Kent, Our Kent: a delightful view from the saddle

We are indebted to Alex Hills for today’s Kent, Our Kent contribution. Alex is CPRE Kent’s Gravesham district chairman and also a keen cyclist…

Today’s ride was to test my legs after a week off the bike and to test it out after the wheel was repaired.
From home it was a short run down the A227 and out along the cycle path to Thong. Then it was a drop down to Lower Higham Road, which is a bleak but beautiful area on the Gravesend-Higham border. This area is always winding, being next to the River Thames, but the light means the colours are always changing.
Then there were some big breaths before a lung-busting climb back up to the Cobham war memorial, which is one of my key local markers. The views from Cobhambury Road always recharge my soul and, with less air pollution, the views are better than ever.
I never tire of the beauty of the views despite my tendency to hit high speeds on this downhill section, which has no sharp bends or potholes so is very much cycling heaven.

Next is a short run along the valley floor, stopping off to check on a local badger sett. Checking on setts while on rides is something I try to do as often as I can as it means someone else does not have to make a special trip out and gives me a focus to the ride.
When I get to the now-quiet Golden Lion pub, it is down through the gears for the long climb up Henley Street, going past the very good beer pub The Cock Inn.
At the top of the hill a few lanes take me to Whitepost Lane, which leads into Nurstead Church Lane. This wonderful road covered over in trees looks different each time I go down it.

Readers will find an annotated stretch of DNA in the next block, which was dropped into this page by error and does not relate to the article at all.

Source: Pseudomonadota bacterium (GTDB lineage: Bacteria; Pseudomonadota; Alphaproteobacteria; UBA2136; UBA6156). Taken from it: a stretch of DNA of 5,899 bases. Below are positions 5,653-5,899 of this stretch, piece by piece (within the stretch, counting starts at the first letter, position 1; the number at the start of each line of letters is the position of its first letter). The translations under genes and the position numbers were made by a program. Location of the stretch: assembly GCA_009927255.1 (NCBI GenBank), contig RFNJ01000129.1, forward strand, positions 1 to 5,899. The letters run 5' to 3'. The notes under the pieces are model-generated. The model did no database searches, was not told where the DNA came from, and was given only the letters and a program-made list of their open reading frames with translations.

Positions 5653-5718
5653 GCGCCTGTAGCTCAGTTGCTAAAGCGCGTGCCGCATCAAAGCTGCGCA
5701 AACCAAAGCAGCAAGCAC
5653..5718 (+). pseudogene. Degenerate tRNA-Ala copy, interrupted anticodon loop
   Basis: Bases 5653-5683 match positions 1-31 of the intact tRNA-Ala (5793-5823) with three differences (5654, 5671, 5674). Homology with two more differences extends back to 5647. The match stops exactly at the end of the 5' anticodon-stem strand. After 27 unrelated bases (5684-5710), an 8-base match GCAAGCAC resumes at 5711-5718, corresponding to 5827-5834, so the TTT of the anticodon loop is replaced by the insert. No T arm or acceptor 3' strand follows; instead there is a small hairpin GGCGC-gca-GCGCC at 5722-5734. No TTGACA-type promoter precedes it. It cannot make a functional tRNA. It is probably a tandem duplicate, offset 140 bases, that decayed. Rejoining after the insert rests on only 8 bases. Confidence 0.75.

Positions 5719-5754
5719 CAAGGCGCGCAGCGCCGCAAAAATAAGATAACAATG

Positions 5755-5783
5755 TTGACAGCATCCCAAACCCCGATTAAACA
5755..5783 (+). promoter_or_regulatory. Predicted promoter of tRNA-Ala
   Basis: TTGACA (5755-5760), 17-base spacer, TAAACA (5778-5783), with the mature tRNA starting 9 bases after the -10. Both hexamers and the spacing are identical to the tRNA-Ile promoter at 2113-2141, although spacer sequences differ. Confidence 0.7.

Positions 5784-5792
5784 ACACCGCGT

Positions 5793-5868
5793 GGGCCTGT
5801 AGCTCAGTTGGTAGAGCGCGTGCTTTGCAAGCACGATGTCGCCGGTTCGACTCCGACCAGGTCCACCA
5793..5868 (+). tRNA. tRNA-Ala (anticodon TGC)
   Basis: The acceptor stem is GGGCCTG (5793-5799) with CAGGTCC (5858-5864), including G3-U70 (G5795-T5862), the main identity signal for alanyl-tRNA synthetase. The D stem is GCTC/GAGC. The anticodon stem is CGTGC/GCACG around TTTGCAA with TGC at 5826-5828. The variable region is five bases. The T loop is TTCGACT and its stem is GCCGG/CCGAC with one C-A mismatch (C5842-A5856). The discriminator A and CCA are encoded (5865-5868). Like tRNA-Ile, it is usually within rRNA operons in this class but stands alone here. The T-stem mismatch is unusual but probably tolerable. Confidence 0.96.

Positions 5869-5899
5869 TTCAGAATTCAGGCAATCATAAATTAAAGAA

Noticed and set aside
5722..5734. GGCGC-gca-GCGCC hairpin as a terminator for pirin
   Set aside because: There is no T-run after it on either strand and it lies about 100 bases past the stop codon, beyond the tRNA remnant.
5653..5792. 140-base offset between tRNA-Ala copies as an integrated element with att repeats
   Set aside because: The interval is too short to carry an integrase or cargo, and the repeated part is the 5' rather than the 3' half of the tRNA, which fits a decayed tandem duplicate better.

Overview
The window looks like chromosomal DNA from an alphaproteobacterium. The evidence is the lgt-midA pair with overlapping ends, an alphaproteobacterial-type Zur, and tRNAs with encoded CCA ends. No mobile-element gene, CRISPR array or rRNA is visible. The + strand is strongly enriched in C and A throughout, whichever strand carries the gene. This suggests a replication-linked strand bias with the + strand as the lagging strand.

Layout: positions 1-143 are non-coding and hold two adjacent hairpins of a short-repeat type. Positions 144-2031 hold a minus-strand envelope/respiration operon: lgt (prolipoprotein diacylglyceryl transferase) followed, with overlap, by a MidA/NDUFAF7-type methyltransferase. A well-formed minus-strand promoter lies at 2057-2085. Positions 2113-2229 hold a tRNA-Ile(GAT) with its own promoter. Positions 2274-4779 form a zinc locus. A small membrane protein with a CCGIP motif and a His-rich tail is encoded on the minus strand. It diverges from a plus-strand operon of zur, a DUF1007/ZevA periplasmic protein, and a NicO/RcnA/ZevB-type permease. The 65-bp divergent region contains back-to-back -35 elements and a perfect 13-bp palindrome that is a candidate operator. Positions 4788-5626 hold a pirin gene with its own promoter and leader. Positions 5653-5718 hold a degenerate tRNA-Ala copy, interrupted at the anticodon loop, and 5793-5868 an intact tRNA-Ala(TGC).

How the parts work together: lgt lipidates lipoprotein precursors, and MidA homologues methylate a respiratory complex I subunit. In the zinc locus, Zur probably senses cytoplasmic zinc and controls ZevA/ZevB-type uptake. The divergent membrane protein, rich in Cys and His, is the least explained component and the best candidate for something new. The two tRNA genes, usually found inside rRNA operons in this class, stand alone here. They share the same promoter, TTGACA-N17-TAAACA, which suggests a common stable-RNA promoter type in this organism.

Even though this is a few minutes from my house and I cycle down it at least twice a week, I always look forward to cycling along this road. Near the top is the old Nurstead Church – I am pagan so have never been in it but the outside has a medieval feel about it.
After the church it was a dash across the A227 before a test of nerve down the steep, twisting Park Pale Road and then down through the gears for the climb back up the other side.

Heart pounding, lungs heaving at Stony Corner, I was rewarded with a great view. From there is a short drop down the very dangerous Walnut Hill Road before another short run and a final climb home.
Living on top of a hill means tired legs always have one more climb before a welcome brew and rest. People say you take for granted the beauty on your doorstep, but I never have, which is probably why I fight so hard to protect it.
Since the lockdown the speed of cars has increased – please, please keep your speed down. Driving in the countryside, you must never go faster than you can stop and around every bend you must assume there will be a horse, cyclist or walker.

If you like to contribute to Kent, Our Kent, please send your photos and a brief description to david.mairs@cprekent.org.uk

Tuesday, May 12, 2020

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